ESG-based investing efforts and their related operational adjustments are getting real for many securities firms. And the ESG push is beginning to blur many lines that many never questioned before.
For those who have not been following ESG too closely, the Investopedia website offers a succinct definition: “Environmental, social, and governance (ESG) criteria are a set of standards for a company’s operations that socially conscious investors use to screen potential investments. Environmental criteria consider how a company performs as a steward of nature. Social criteria examine how it manages relationships with employees, suppliers, customers, and the communities where it operates. Governance deals with a company’s leadership, executive pay, audits, internal controls, and shareholder rights.”
The demands for ESG-based investment strategies, portfolios, disclosures, and so on are causing multiple challenges for firms as they struggle to find the unstructured and unconventional data needed to verify ESG-based decision-making. Such decisions can get complicated without the right data. Performance measurement teams for firms are also getting caught up in the growing demands for the many aspects of ESG compliance. Portfolio managers, customer service groups, and advisors are all under pressure to meet ESG demands.
Yet the interesting thing about the securities industry’s response to the ESG phenomenon is that this more humane, holistic set of benchmarks means that the issuers and the firms involved in the investment process can no longer just deliver great bottom-line results. They must clear ESG hurdles or they’re in definite trouble. The line between good-to-great investments and bad ones is getting blurrier by the minute.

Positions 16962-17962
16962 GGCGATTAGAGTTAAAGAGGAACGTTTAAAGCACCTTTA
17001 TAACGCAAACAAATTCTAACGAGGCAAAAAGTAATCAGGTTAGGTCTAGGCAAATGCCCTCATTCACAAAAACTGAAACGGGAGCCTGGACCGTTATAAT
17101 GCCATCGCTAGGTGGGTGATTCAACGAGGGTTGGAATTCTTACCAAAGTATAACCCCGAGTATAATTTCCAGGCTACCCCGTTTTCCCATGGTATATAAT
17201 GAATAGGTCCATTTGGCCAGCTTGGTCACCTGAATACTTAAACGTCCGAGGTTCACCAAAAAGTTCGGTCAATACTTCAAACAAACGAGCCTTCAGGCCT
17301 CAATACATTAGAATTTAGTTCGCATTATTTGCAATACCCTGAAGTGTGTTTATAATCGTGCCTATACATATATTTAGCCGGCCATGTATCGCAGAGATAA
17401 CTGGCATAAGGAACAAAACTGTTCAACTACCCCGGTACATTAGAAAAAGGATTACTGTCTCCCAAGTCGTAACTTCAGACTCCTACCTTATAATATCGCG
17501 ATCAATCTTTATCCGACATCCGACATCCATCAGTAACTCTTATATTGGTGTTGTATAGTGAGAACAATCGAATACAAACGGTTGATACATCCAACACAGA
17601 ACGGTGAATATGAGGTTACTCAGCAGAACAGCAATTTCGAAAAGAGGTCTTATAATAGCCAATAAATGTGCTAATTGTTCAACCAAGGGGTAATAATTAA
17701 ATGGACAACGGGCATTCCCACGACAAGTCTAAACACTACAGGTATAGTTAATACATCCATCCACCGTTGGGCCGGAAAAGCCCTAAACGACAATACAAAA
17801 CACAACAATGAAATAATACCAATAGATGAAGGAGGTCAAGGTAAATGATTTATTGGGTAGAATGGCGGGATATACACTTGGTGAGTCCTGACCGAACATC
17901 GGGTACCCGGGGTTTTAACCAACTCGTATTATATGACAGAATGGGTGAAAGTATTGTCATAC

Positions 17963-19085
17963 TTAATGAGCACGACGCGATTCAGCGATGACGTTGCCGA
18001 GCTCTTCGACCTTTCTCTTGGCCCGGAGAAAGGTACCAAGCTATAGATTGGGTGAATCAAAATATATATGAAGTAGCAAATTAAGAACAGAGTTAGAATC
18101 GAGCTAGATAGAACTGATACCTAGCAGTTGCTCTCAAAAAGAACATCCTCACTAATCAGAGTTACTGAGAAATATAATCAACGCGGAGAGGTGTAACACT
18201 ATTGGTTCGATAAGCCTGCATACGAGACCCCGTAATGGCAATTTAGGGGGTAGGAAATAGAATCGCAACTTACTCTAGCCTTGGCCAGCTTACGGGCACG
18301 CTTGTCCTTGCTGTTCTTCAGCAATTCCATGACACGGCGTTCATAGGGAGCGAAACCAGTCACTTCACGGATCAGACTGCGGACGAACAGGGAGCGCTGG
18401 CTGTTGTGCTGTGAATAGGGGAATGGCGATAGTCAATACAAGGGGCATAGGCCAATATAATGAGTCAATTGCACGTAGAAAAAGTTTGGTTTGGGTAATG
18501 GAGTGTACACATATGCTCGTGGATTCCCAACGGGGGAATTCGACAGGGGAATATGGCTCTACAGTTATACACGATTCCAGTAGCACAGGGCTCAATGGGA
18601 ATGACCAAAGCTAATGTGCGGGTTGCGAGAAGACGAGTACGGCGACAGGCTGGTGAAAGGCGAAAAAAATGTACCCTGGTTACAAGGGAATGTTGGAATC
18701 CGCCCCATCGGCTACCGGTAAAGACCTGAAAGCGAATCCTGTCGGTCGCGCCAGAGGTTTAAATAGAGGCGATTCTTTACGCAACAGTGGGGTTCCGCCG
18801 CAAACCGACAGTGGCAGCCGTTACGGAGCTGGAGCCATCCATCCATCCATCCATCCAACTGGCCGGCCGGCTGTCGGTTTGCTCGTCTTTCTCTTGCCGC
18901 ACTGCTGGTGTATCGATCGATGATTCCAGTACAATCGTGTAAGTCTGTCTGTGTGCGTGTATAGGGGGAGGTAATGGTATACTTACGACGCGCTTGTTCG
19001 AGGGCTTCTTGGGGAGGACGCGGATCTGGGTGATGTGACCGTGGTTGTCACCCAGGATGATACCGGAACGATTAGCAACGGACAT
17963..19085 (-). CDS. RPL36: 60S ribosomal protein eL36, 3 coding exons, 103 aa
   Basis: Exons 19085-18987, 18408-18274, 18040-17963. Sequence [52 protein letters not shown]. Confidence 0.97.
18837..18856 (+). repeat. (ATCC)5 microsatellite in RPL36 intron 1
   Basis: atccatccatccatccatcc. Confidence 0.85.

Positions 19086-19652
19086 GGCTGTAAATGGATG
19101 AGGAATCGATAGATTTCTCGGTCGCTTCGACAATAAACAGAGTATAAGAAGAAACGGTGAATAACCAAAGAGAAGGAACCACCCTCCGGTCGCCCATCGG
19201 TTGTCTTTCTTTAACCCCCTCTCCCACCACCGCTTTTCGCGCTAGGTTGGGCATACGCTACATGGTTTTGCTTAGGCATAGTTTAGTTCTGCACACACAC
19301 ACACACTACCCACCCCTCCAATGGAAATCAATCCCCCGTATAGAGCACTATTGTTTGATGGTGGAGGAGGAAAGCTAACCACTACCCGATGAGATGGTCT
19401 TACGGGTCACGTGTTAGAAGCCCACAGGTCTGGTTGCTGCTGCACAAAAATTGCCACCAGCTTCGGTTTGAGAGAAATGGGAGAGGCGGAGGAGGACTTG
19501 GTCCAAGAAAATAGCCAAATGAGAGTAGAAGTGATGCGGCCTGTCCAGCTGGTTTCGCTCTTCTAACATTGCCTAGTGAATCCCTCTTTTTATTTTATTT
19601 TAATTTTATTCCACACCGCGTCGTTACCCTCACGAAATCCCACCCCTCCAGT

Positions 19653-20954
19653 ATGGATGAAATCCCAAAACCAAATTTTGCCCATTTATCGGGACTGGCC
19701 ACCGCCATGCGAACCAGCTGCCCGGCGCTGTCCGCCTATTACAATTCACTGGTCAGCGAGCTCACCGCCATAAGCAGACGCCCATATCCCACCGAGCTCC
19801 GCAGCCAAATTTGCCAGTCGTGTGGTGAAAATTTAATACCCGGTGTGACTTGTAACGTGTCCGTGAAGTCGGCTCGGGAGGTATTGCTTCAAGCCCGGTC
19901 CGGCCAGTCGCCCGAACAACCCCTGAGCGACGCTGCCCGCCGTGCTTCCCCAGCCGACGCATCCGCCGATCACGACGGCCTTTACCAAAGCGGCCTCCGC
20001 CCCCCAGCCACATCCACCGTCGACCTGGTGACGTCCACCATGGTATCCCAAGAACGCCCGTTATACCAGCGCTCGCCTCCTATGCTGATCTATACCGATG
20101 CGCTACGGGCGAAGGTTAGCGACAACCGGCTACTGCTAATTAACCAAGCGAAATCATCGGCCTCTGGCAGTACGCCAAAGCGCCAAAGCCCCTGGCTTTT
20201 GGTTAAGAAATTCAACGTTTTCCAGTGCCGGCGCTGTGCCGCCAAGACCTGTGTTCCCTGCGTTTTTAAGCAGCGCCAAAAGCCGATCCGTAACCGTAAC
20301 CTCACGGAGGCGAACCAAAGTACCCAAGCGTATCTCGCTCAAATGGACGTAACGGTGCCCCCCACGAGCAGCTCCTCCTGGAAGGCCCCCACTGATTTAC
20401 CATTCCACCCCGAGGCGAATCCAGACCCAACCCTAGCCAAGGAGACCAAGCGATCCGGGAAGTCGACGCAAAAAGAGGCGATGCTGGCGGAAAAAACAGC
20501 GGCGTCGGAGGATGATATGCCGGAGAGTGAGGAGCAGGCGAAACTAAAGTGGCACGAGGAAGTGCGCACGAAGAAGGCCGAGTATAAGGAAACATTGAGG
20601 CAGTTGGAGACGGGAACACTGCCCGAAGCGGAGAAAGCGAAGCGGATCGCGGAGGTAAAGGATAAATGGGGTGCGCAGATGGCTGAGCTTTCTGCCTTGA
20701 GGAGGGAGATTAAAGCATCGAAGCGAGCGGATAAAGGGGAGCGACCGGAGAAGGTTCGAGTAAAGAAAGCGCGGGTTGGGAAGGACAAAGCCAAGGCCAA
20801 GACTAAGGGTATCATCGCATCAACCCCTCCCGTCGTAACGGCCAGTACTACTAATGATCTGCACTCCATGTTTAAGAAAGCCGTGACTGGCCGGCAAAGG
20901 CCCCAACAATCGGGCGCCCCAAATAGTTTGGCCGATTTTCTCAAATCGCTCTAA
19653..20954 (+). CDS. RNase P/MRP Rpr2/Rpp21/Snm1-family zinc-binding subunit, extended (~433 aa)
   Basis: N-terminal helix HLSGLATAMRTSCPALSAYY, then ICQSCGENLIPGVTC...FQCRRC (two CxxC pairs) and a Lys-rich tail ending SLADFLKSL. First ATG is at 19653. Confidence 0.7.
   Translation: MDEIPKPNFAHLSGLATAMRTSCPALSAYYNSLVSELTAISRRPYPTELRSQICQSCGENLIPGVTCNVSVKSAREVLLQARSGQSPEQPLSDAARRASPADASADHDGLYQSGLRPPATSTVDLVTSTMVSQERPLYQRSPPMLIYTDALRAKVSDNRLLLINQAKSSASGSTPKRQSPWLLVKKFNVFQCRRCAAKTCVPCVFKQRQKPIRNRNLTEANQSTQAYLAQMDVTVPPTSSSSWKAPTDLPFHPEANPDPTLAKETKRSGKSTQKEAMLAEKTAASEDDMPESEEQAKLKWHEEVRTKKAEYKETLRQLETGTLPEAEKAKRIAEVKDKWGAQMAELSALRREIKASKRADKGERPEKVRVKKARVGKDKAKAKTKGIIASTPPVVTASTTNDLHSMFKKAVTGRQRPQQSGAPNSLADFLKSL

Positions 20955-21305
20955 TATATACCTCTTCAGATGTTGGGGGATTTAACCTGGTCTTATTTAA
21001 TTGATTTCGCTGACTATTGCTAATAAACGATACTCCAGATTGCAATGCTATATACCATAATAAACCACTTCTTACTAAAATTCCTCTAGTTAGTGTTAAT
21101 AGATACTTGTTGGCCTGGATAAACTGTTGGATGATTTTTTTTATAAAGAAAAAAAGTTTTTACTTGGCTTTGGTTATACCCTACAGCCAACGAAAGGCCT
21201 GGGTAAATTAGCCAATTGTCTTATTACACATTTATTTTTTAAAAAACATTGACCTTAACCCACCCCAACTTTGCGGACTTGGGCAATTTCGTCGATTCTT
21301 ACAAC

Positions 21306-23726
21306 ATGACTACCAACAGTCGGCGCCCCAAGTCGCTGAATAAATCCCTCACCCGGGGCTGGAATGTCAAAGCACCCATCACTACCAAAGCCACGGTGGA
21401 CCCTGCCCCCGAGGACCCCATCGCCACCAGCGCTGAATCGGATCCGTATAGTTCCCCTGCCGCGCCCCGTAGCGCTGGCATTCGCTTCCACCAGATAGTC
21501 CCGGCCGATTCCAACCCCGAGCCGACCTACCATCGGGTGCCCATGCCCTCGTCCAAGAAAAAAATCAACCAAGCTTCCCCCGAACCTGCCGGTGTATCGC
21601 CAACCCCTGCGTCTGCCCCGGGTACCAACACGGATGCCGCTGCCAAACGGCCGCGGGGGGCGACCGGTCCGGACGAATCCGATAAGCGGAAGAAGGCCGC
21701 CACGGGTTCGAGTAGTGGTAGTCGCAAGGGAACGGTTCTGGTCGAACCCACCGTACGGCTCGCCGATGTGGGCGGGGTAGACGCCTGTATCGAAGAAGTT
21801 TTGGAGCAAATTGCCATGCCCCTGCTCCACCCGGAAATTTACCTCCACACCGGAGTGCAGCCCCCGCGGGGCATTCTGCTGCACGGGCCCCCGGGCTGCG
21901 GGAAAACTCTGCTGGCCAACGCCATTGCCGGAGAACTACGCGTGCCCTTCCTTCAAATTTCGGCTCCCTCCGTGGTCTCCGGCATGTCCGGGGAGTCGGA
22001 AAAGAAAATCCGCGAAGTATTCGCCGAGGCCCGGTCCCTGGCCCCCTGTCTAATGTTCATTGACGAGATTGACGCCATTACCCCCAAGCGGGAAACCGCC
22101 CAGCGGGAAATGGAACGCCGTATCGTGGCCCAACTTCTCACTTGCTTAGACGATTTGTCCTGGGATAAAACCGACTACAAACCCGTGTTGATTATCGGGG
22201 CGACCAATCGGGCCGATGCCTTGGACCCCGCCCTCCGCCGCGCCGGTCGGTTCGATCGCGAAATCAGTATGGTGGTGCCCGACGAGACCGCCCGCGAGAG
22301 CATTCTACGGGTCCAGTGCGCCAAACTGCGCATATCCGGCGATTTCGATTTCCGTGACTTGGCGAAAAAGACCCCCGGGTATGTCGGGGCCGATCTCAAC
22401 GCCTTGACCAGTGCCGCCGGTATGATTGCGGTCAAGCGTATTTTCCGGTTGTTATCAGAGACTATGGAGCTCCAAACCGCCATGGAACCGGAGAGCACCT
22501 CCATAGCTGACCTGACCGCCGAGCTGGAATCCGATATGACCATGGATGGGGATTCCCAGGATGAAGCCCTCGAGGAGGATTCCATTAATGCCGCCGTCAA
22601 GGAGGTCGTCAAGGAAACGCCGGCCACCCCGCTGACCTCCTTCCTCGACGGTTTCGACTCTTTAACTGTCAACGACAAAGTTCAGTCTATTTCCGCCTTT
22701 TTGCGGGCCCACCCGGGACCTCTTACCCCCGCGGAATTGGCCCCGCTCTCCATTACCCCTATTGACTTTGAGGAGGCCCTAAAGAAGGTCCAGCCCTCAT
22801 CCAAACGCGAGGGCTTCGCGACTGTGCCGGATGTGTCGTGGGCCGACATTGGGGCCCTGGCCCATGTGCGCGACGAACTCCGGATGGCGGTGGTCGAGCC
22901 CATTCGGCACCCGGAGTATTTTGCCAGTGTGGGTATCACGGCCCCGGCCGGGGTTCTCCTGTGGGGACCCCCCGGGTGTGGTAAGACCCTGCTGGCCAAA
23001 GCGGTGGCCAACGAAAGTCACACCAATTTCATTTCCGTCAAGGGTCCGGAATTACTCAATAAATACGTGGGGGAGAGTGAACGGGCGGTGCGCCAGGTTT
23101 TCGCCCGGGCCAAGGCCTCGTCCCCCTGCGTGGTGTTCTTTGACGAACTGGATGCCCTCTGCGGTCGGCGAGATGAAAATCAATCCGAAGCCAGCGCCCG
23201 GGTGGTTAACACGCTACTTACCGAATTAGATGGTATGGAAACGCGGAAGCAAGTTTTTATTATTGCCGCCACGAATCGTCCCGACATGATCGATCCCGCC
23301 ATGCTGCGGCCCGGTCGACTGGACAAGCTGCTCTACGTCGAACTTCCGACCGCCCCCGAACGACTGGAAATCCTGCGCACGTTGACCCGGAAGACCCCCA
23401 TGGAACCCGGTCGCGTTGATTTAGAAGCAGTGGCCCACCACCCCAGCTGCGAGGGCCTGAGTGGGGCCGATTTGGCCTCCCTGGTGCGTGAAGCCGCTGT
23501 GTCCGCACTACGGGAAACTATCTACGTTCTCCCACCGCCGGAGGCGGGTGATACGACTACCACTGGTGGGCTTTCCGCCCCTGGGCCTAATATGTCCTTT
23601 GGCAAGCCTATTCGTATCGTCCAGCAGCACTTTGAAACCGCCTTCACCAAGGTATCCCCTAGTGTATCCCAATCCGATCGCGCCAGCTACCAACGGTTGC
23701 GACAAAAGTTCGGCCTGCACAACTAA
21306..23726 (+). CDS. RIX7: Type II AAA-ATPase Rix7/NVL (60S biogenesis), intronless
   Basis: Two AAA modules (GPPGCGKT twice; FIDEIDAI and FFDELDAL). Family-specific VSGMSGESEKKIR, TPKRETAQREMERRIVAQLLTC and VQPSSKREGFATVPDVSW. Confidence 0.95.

In fact, beyond the pension funds and their ESG forays, the ESG push could change the basic definition of the role of a hedge fund/investment firm/asset manager/buy-side firm/etc. Do these firms exist strictly for the bottom line or do they have a greater financially and socially responsible role to play? And how do they reconcile ESG compliance against less than stellar or worse returns? How ESG-oriented will be the responses of disgruntled pensioners and investors burnt by well-meaning initiatives that flopped? Is Wall Street moving to a Broadway model?
On the flip side, if the returns on ESG-based investments turn out to boost the bottom line, does that mean investment strategies are profoundly changed for the future?
And, just to complicate matters even more, it looks as if there is another substantial battle ahead between those who enthusiastically embrace ESG-based investing and those who do not.
A backlash may be underway via an association of conservative state legislators known as the American Legislative Exchange Council (ALEC), which wants state pensions to refocus just on the bottom line rather than on ESG benchmarks. (Please check out our story running this week.)
ALEC’s backers are proposing a U-turn for the frameworks of state pensions via a new model that “strengthens fiduciary rules to protect pensioners from politically driven investment strategies. These strategies reduce investment returns over the long term which leads to underfunding in state pension plans across the country.”
The ALEC organization has been influential in the past in getting many of its concerns written into bills that were then up for consideration. At the same time, those groups that have pushed to make ESG concerns real have no intention of stopping now.
It may be that what is going on is more than a blurring of lines but an erasure until new lines are formed.
It will be interesting to see if those lines turn out to be guidelines or new battle lines.